Crema is another crowd pleaser, and two of its coffees received top finishes in the Specialty Coffee Association of America’s annual roasting competition. Enjoy a cup of coffee on their large outdoor patio.

Other local favorites for a caffeine fix in Nashville:

Disadvantage: you will probably need a car

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Nashville’s only form of public transportation comes in the form of bus routes through WeGo Public Transit. It’s not entirely reliable and doesn’t cover the entire sprawling city. In addition, not only is public transit not accessible or complete in this city, but traffic is also unavoidable.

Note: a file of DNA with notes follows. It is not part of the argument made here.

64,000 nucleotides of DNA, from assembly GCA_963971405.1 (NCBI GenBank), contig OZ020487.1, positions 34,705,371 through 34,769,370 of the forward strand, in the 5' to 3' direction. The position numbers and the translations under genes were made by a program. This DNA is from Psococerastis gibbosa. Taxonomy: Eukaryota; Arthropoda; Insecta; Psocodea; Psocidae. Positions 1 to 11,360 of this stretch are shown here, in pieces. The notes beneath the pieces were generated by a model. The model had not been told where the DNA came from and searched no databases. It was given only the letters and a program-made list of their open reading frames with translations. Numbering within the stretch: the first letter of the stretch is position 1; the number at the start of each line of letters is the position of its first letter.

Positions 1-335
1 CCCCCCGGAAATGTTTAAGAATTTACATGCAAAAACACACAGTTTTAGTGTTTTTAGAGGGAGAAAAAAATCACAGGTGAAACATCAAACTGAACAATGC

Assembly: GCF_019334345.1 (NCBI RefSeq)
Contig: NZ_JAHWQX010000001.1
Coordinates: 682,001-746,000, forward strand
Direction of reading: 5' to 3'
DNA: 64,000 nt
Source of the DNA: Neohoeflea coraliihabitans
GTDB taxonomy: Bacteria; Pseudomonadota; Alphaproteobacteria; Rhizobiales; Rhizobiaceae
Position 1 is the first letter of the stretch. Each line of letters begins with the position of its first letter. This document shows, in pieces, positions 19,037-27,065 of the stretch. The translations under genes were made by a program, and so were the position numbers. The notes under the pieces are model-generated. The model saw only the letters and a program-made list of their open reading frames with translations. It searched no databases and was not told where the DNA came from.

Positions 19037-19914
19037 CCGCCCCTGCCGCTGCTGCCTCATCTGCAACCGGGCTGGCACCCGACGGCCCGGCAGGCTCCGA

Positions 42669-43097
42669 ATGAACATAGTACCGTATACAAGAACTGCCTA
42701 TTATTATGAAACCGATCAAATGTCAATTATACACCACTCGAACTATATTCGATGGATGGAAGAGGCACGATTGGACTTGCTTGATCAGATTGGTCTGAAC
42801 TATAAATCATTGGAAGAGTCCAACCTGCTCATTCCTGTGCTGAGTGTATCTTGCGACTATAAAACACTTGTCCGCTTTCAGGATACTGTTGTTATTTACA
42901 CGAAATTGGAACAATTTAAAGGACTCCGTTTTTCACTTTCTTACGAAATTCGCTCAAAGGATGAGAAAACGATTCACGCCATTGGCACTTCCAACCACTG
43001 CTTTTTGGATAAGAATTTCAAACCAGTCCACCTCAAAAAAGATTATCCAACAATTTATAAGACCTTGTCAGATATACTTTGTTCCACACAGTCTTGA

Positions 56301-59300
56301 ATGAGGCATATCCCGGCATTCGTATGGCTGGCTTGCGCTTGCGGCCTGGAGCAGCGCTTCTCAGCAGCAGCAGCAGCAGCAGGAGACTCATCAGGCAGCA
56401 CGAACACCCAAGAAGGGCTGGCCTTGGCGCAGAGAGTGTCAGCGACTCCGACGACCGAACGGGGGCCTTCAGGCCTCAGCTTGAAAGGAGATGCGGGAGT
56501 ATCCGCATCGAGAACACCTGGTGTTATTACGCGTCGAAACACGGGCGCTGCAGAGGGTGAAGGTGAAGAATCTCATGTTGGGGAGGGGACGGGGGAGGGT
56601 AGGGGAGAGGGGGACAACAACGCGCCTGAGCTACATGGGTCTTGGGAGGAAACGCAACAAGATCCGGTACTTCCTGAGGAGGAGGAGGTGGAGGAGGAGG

With Nashville growing as fast as it is, the infrastructure just isn’t set up for the number of cars on the road today. If you are planning to move to Nashville, expect to be in a traffic jam when you get to work.

Nashville Highways and Highways You Need to Know

  • I-40 -crosses the entire state from east to west
  • I-65 – goes north to south through Tennessee
  • I-24 – crosses Tenesee diagonally

Major streets and intersections in Nashville

  • Broadway – Downtown’s main thoroughfare and includes the bottom of Broadway where you’ll find the main entertainment district
  • 16th and 17th Avenues South – Known as the “music row”, where you’ll find attractions and businesses related to Nashville’s musical heritage
  • Charlotte Pique – Known for its thrift stores and cafes
  • 12 South – A popular shopping district located just outside of downtown Nashville

Pros: Lively bar scene

Image via Acme Feed & Seed